Mobile // Mobile Devices
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3/4/2013
06:46 PM
Larry Seltzer
Larry Seltzer
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BlackBerry Can Set EMM Standard With BES 10

The need for the BlackBerry Enterprise Server that's still in almost all large organizations has been declining, but BES 10 changes everything. Instead of being a legacy server to manage legacy phones, BES 10 can be the cental console for managing all mobile devices.

In all fairness, it BES 10's management capabilities for iOS and especially Android, are weak compared to what it can do with BlackBerry 10 devices. It's tempting to think that this is part of the plan to sell BlackBerry devices (and perhaps it could work), but I don't think this is the case. For now, BES 10 provides for iOS and Android what management capabilities the devices have by default. With BES 10 and BlackBerry 10 you get a device on which work data and applications are managed tightly, but personal data and applications are not even accessible to IT. Users can be blocked from copying data from the personal space to the work space. These capabilities, which the company calls BlackBerry Balance, are the dream scenario for BYOD.

But BES 10 will provide MAM to iOS and Android apps — once again, this is not delivered yet and BlackBerry is not providing a date, but is promising this support. It involves wrapping apps that BES deploys to the device in a management layer that controls data going into or coming out of them. I'm not sure exactly what capabilities BlackBerry enables, but other MAM providers allow for custom authentication, app-specific VPN, logging and other tracking. It's hard to see how it could provide the full Balance experience to Android and, especially, to iOS users. But BES programming interfaces are also open so third parties can create new management systems to allow BES 10 to manage other types of devices. For instance -- not that this is happening -- but Microsoft could create a program to plug into BES 10 so that it could be used to manage Windows Phones.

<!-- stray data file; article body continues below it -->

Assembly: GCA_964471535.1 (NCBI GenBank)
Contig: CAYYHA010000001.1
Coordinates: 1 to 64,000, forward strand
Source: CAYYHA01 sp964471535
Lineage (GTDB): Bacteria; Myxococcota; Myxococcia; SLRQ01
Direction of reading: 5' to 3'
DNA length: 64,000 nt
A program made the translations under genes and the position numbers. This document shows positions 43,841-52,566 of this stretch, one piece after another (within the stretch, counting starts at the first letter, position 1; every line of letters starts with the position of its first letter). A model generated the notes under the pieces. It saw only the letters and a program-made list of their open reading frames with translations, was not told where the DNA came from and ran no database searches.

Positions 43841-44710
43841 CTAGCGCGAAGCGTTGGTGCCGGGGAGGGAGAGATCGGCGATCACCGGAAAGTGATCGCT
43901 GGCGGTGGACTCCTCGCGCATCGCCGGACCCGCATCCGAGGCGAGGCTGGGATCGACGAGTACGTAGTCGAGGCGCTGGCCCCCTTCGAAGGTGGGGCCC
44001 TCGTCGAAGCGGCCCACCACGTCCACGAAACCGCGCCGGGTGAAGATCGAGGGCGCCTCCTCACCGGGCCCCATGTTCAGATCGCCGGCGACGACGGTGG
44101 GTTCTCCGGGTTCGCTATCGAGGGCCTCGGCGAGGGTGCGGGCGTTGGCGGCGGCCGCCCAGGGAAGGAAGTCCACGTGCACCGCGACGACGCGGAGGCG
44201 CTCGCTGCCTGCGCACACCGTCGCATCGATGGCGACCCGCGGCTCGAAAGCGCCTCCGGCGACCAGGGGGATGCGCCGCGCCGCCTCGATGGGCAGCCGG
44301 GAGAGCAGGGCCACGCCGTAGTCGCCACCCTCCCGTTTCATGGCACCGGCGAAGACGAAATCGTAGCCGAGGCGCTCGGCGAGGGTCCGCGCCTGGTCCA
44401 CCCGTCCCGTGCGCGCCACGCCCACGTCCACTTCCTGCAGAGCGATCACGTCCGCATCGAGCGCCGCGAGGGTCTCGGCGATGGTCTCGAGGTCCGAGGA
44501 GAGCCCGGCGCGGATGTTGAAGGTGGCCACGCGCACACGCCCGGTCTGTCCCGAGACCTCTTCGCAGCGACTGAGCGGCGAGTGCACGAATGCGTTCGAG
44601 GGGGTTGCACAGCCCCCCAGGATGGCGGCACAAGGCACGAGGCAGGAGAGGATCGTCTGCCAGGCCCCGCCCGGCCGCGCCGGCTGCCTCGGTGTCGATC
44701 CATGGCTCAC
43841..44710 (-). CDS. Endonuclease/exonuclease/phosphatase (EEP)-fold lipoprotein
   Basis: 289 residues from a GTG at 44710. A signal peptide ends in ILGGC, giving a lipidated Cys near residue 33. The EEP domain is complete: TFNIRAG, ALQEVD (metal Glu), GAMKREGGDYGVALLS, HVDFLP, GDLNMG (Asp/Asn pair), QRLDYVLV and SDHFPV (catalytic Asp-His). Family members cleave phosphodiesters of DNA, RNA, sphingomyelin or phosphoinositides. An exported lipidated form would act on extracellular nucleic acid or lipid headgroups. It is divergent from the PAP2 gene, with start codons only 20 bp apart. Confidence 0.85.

Clearly BlackBerry wants to sell BES 10 hard, especially into all those organizations that already have an older BES. BES 10 itself costs nothing, either for a hosted service or the server software that you install on your own premise hardware. The cost is in the CALs per mobile device, which cost north of $90 per for BlackBerry, iOS or Android, and the old CALs from older BES versions don't transfer to BES 10. But for this year, as part of the BlackBerry 10 Ready Program, the company is offering a free swap of old BlackBerry device CALs for BlackBerry 10 CALs on BES 10.

There is one other serious attempt to standardize mobile management: SAFE (Samsung Approved For Enterprise). The idea of SAFE is to create standardized management interfaces in the device for management systems, and several companies, including AirWatch and SOTI, have announced such support. The interfaces supported in SAFE (http://www.samsung.com/us/business/samsung-for-enterprise/downloads/SAFE_Brochure_Updated_1012.pdf) are a lot more than simple MDM, but not a whole lot more and certainly far short of EMM.

Pete Devenyi, senior vice president, Enterprise Software at BlackBerry, told me that they don't have a "BlackBerry first and then all the others" strategy; their goal is for BES to take full advantage of the management interfaces that they can. On iOS the capabilities are limited by Apple, but for Android — if BlackBerry is serious about making BES 10 the leading EMM management system — they'll commit to support SAFE and to be competitive with the MobileIrons and AirWatches of the world.

Here's my prediction: BlackBerry has been on tour showing the new phones and BES 10 to IT people around the world. A lot of those IT people have older BlackBerries. Expect them to set up BES 10, trade up their phones and CALs to version 10 and then become the evangelists for BlackBerry 10 in the rest of the company. It might work, it might not, but it's a reasonable strategy.

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